SBS Bank bumps year deposit rate up to 6 percent

A New Zealand bank has edged ahead of the market with a 6 percent 12-month term deposit rate. 

SBS Bank's new year deposit rate is now the highest in the market and is the highest on offer since November 2008. 

SBS Bank CEO Mark McLean said it is 0.5 percent above the highest advertised 12-month rate offered at New Zealand's other major banks. 

"We are proud to pass on another meaningful term deposit rate increase of 90 basis points and once again offer the most competitive rate in-market for our most popular 12-month term," McLean said. 

 "As a mutual, we are always looking to provide additional benefits to our members and one of the ways we achieve this, alongside our great service, is through competitive pricing of our products.

"Offering this market-leading rate represents SBS Bank’s commitment to be competitive and support savers who have weathered low returns over recent years." 

SBS Bank bumps year deposit rate up to 6 percent
Photo credit: SBS Bank

It comes after ASB made the unusual move of changing its interest rate offering ahead of the inflation figures on Wednesday. 

On Monday, ASB made several changes to its interest rate offerings for the start of 2023 bumping its short-term rates up while dropping the longer-term options. 

The bank has added 34 basis points to its six-month fixed rate taking it to 6.84 percent. It's the same as its one-year fixed rate which increased 30 basis points also to 6.84 percent.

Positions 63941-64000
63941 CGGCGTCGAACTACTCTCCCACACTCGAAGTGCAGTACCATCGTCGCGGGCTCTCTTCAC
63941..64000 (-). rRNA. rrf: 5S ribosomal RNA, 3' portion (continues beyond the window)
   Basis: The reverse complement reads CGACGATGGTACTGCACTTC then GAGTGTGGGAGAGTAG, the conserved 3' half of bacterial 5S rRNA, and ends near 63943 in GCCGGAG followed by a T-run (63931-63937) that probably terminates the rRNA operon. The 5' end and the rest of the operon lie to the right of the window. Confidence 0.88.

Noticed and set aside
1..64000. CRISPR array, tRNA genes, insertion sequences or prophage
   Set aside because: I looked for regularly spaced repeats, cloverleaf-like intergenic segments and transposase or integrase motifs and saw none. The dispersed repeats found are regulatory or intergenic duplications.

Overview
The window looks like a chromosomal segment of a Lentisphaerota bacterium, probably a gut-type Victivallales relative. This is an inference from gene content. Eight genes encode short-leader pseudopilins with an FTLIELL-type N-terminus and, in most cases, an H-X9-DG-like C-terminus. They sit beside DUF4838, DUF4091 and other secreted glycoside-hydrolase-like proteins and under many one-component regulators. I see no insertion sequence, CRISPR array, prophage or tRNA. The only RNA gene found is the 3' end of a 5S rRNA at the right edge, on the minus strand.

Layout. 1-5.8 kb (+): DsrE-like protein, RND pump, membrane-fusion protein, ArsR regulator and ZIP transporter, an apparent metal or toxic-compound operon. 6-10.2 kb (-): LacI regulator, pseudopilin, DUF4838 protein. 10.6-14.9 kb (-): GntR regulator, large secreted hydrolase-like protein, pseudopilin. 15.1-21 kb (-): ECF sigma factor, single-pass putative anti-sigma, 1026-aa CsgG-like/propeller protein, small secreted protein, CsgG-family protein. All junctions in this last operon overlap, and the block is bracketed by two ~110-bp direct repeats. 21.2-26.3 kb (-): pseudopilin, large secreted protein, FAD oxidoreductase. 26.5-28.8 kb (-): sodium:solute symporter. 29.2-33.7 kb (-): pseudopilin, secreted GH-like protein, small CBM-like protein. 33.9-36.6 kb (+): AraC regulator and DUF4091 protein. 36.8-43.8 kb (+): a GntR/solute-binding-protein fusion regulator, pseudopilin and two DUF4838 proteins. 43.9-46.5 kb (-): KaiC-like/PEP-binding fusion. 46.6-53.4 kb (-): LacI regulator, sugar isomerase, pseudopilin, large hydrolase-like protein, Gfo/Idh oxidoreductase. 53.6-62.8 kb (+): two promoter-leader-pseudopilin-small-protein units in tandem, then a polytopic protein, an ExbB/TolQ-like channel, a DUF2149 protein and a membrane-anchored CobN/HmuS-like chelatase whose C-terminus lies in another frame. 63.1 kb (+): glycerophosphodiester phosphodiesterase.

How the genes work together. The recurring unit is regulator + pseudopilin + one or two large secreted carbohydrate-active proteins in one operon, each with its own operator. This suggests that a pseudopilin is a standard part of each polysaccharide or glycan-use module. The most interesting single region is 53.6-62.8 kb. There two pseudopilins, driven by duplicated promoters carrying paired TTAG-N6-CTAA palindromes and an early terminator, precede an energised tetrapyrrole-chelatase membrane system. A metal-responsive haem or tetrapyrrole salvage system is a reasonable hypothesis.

The bank's 18-month and two-year fixed rates also increased 15 and five basis points respectively, taking both to 6.79 percent. 

But the bank cut its three-year mortgage rate, down 15 basis points, along with its four and five-year rates down 40 and 50 basis points respectively. 

The changes bring the three-year rate to 6.69 percent, its four-year rate to 6.59 percent and its five-year rate to 6.49 percent. 

ASB is the only major New Zealand bank to offer a lower rate for its five-year option compared with its six-month option. 

Infometrics principal economist Brad Olsen said the increases to the short-term rates are likely in anticipation of the Reserve Bank of New Zealand (RBNZ) increasing the Official Cash Rate in February to dampen inflation. 

"There's still an expectation, and a pretty strong expectation, the Reserve Bank is going to have to continue to raise interest rates in the first few months of this year," Olsen said. 

"Inflation is still likely to be hot, food price inflation is running at a 32-year high, rents are elevated… fuel has come back but we're still in the grips of high inflation."

But he said across the world, particularly in the United States, inflation looks like it may have peaked, which could mean while the OCR will increase in the short term, it might start coming down in the longer term. Olsen added the increasing likelihood of a recession will also impact whether the OCR continues to rise. 

"In my mind, that increase to the one-year fixed term just reflects the fact we are likely to see interest rates rise. The cuts towards the longer term, I think reflect that we've seen wholesale bond rates reduce quite a bit already in 2023. 

"And of course, if wholesale bonds are getting cheaper then the banks themselves aren't having to pay as much for their longer-term lending so they can pass some of that on."